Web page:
Merced Sun Star
Feb. 13, 1935

RAD'S RAMBLINGS

THE MONTGOMERY FAMILY

The passing of Mrs. H. K. Huls recalls the part played by her father, John Milton Montgomery, (1816-1891), in the shaping of Merced county. Montgomery, extensive cattleman, supervisor and state senator, came to California in 1847. He was in business in San Jose when gold was discovered. He rigged up his ox team with which he had crossed the plains and engaged in hauling freight to the mines.

In 1849, in the fall of the year Montgomery and Samuel Scott settled on the Merced river a short distance below what became later the site of Snelling. This in all probability was the first settlement ever made in what is now Merced county. In 1852 Montgomery went back to Mississippi and wedded Elizabeth Armstrong (1830-1883) and together they came back to the Merced river to their home which Montgomery prepared.

Montgomery was wealthy in land and cattle and exercised influential leadership. He took the leading part in effecting a truce between the farmers and the cattlemen in the controversy over the "no fence" law. In the late sixties Montgomery erected the home at the edge of Snelling which was long the finest residence in the county.

A tragedy occurred in the Montgomery family May 6, 1874, when the daughters, Katie, 18, and Lizzie, 9, were drowned in the Merced river. The father was driving a team and buggy from the Snelling side of the river across to the other side to visit one of his ranches. They were crossing what was known as the Montgomery ferry. The river was high. The team entered the river and in some way got off the beaten track. The buggy tipped over. throwing Montgomery and the girls into the swiftly moving stream. Katie said to her father, "Don't bother about us papa, I'll take care of Lizzie." Katie was a good swimmer but the raging river was too much for her, both girls being drowned. The father enmeshed in the lines, was dragged to the river bank by the horses and was unconscious when rescuers arrived.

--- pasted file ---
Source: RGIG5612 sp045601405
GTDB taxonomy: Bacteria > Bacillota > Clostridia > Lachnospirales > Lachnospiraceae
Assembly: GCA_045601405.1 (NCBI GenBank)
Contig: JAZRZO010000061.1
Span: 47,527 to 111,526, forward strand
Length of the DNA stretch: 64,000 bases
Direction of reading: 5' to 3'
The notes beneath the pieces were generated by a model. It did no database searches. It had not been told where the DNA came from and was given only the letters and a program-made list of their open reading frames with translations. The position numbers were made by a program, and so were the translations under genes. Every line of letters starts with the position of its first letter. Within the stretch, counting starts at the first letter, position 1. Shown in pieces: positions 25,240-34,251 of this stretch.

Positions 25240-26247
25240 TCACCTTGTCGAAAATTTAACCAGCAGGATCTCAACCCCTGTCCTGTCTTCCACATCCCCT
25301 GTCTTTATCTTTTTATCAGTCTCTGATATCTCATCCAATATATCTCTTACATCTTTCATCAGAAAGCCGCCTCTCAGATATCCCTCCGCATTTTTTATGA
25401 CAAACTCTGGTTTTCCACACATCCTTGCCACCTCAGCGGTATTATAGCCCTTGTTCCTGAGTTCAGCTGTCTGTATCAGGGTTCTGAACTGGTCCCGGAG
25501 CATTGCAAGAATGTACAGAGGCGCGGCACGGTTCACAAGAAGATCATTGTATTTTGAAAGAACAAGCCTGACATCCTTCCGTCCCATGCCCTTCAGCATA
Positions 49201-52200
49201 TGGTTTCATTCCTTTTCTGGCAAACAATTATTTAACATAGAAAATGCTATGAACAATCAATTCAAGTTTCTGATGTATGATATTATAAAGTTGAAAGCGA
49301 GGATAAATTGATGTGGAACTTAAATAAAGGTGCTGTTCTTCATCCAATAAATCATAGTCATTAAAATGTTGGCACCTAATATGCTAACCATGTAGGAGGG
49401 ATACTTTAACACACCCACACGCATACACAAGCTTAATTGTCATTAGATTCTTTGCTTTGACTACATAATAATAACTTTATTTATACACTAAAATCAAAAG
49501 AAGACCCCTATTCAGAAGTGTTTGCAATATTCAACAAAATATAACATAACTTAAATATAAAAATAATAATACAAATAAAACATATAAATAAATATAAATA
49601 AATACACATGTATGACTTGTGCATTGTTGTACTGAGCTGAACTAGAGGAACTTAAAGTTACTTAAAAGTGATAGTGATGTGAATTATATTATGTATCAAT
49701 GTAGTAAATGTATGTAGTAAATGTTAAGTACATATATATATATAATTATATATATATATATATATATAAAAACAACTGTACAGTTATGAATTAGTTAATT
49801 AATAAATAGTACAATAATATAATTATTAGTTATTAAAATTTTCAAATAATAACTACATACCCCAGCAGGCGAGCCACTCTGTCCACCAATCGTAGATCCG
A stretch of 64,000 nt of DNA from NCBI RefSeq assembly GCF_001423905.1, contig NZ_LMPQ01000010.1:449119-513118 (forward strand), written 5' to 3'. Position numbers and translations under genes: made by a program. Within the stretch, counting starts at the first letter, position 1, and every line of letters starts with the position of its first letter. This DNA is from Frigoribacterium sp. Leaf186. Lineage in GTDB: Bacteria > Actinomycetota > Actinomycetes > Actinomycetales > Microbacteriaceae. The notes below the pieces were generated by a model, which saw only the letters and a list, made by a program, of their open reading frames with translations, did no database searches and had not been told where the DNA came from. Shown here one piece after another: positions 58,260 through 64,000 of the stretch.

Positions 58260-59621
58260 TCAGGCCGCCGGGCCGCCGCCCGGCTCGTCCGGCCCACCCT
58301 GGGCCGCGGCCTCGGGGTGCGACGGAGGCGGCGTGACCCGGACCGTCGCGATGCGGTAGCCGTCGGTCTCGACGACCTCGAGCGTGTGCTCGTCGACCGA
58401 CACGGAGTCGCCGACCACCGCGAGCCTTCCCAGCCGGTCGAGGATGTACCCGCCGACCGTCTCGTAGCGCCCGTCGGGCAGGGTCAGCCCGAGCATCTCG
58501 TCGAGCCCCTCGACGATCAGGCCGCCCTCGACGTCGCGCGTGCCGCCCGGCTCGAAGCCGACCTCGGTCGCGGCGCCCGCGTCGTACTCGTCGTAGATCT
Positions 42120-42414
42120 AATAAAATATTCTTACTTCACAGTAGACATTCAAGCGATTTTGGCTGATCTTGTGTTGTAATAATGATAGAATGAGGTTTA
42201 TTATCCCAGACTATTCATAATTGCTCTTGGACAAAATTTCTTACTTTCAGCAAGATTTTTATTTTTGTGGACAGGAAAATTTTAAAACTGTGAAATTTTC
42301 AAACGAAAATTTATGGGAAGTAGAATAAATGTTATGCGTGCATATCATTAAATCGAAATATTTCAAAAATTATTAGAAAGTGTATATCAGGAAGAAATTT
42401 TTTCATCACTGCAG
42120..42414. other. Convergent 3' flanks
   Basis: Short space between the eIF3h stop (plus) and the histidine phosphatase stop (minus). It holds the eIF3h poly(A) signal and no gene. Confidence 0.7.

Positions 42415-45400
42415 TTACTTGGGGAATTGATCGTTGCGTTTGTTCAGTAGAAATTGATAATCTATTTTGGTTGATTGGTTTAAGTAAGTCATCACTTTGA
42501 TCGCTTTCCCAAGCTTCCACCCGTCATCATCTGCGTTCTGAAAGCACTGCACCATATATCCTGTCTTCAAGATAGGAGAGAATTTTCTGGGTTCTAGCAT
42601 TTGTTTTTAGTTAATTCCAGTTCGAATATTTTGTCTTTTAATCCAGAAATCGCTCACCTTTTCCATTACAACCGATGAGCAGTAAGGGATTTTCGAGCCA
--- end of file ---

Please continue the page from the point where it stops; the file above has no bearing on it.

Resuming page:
Lizzie/s body was quickly recovered, but Katie had floated farther down stream and it was two or three days before her body was found. It was discovered by Cole Fitzhugh and Adolph Bertrandias. The funeral of Katie, delayed by inability to locate her body, was impressive. Quoting from the account of Mrs. Steele in the Argus.

"The six young men who bore the body to the house after the finding were pall-bearers - Cole Fitzhugh, Adolph Bertrandias, the young Anderson brothers, Ed Mugler, Ed Stockird. Six fair maidens stood at the piano, dressed in pure white, with shoulder garlands of white roses and evergreens and each with a wreath of syringa blossoms resting upon their brows. After singing appropriate airs the young girls joined the young men, who holding the handles of the coffin took each a partner, and thus they bore the lovely sister to the flower besprinkled grave. The Rev. Mr. Neal, assisted by the Rev. Mr. Edwards, officiated.

                                                                               Mrs. HULS
Mrs. Huls, who is being laid to rest this afternoon in K. of P. cemetery, is the last but one of the Montgomery children to cross the Divide. She was a remarkable woman in many ways - kindly, sympathetic, she spent a lifetime in useful service. One of her characteristics seemed to us to be quite remarkable. After the death of Mr. Huls she "carried on," visiting her elevator business frequently and taking an active interest in community affairs. And, despite her years, representing three-quarters of a century, she drove her own automobile right ip to the time she was stricken December 14.

In his funeral sermon over Mrs. Huls today the Rev. J. Douglas Ewan referred to Mrs. Huls sweetness of character and her modern outlook on life. Referring to Mrs. Huls, Ewan quoted this verse from Alice Carey:

Even for the dead I will not bind
   My soul to grief - death cannot long divide.

For is it not as if the rose had climbed

My garden wall, and blossomed on the other side?
every member is supposed to live up to the."

I know some other things."
"What things?"

"That you're rich, I'm poor.

I'm an Irish chauffeur and you are."
"Just an American girl, Lawrence. Can't you forget all those other things and remember you are - just a man?"
(To be continued)
 

Transcribed by: Alma Stone